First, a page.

Domestic Policy - Marriage: Earlier this week, FRC released the findings of a new survey showing that 61 percent of Americans agree that “states and citizens should remain free to uphold marriage as the union of a man and a woman and the Supreme Court should not force all 50 states to redefine marriage.” The survey also found that 53 percent of Americans agree that marriage should be defined only as a union between one man and one woman. In addition, an overwhelming majority (81 percent) of Americans agree that government should “leave people free to follow their beliefs about marriage as they live their daily lives at work and in the way they run their businesses.”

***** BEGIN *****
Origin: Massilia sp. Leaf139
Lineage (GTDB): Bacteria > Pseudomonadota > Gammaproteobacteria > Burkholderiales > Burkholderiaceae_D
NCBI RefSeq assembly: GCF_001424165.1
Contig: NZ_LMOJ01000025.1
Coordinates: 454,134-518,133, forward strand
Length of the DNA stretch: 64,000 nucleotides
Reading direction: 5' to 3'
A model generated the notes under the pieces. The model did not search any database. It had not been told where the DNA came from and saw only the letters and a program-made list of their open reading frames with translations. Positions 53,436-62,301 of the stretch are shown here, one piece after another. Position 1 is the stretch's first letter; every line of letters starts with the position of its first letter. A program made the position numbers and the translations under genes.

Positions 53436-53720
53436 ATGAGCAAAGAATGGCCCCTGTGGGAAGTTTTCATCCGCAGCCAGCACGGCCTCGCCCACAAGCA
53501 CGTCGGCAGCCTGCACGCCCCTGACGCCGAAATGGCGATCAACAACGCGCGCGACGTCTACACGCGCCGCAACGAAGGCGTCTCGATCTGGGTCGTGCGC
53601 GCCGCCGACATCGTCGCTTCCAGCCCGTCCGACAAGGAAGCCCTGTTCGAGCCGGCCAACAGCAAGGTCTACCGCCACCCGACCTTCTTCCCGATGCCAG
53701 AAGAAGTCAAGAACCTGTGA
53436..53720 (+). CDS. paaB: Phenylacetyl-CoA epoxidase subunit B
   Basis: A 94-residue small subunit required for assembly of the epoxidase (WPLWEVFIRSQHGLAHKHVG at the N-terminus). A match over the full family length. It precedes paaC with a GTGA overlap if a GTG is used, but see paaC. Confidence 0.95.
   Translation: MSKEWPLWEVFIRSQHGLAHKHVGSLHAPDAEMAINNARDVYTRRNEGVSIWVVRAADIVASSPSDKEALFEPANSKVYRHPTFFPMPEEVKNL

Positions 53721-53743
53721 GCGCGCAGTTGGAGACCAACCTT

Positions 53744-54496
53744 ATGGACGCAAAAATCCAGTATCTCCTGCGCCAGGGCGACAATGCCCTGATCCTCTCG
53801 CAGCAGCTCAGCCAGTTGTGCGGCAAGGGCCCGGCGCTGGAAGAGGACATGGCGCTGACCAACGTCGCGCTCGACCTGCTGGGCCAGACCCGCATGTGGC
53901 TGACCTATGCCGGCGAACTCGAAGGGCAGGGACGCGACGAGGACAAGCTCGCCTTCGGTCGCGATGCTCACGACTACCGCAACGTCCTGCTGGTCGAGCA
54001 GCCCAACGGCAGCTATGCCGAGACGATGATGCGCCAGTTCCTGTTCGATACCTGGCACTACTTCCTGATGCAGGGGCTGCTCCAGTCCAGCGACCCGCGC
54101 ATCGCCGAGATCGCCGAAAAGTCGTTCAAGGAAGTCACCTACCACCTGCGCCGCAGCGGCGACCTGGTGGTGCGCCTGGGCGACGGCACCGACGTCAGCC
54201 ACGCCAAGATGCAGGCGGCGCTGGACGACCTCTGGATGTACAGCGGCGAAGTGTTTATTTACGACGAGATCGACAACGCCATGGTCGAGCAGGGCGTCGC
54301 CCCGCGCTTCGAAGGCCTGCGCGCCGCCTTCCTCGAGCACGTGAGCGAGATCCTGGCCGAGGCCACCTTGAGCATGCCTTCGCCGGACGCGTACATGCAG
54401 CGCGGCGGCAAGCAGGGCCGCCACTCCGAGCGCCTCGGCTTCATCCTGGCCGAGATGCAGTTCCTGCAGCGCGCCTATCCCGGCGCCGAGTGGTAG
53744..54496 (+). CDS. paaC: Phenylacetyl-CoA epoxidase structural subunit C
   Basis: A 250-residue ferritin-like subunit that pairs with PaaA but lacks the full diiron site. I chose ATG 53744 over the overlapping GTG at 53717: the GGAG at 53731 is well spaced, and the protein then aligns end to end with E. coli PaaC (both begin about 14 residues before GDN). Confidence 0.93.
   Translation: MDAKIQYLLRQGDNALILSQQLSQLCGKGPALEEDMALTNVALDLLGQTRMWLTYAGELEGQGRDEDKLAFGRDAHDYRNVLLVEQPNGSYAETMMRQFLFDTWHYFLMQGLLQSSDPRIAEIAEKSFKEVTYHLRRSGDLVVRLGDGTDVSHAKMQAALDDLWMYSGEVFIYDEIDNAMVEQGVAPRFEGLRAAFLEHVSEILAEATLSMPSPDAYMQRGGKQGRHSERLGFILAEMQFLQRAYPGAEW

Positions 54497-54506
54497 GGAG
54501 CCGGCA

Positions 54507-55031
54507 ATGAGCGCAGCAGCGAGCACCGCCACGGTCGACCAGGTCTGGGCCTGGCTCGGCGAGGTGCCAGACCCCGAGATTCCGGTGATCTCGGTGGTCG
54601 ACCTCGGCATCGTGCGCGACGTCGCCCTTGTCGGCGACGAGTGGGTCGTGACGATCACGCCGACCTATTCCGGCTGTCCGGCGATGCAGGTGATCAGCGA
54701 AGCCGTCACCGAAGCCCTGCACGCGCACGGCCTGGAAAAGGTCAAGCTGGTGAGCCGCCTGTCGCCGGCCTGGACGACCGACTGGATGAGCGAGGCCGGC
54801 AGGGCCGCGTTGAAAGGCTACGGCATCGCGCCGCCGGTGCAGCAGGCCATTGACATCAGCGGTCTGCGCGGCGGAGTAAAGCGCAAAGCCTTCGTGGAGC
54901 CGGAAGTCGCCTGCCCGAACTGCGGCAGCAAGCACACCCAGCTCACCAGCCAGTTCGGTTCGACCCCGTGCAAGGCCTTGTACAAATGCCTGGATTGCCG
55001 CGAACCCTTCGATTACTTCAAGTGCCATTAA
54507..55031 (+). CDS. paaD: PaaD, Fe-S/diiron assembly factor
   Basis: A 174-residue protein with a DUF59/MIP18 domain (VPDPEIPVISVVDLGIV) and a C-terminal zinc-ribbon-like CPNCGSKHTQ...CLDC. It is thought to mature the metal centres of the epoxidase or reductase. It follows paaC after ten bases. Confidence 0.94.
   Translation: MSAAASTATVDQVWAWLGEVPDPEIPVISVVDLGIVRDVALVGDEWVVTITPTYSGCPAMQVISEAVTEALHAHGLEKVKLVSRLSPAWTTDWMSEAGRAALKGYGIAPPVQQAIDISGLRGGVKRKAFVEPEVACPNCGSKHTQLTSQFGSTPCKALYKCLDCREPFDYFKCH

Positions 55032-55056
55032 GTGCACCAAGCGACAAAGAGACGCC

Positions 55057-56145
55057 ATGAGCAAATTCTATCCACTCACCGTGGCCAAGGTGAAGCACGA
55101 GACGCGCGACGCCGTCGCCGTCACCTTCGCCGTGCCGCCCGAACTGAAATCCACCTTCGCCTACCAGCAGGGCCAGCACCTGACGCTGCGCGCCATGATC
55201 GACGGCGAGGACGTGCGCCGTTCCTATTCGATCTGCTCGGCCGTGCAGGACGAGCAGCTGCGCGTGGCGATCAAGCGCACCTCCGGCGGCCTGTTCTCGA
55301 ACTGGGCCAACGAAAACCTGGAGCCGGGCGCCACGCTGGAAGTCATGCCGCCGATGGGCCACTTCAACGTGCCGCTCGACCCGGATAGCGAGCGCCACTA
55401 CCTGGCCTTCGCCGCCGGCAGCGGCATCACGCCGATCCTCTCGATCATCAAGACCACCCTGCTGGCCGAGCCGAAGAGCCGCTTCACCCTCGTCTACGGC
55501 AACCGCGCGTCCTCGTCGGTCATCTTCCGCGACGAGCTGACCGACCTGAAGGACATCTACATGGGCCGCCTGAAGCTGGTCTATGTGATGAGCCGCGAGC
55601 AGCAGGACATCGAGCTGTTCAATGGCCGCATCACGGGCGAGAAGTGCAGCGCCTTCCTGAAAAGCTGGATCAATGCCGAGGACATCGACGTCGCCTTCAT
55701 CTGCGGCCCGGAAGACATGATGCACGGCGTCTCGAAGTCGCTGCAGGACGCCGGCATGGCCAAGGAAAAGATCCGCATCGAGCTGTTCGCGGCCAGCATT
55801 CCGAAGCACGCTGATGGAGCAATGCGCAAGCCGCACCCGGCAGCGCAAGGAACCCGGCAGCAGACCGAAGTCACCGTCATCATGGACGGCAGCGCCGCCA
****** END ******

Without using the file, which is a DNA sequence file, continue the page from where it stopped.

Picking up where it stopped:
In April, the Supreme Court will hear arguments concerning the constitutionality of same-sex “marriage.” As they weigh what to do, they would be wise to remember that sundering the social fabric through judicial fiat has never born good fruit; the Dred Scott and Roe decisions make that plain. And they should be sobered by the fact that four out of five Americans believe moral convictions grounded in deeply-held religious faith can’t be parked at one’s home or left within the four walls of a house of worship – they continue to uphold the right of their fellow citizens to live-out the implications of their faith at work as well as worship.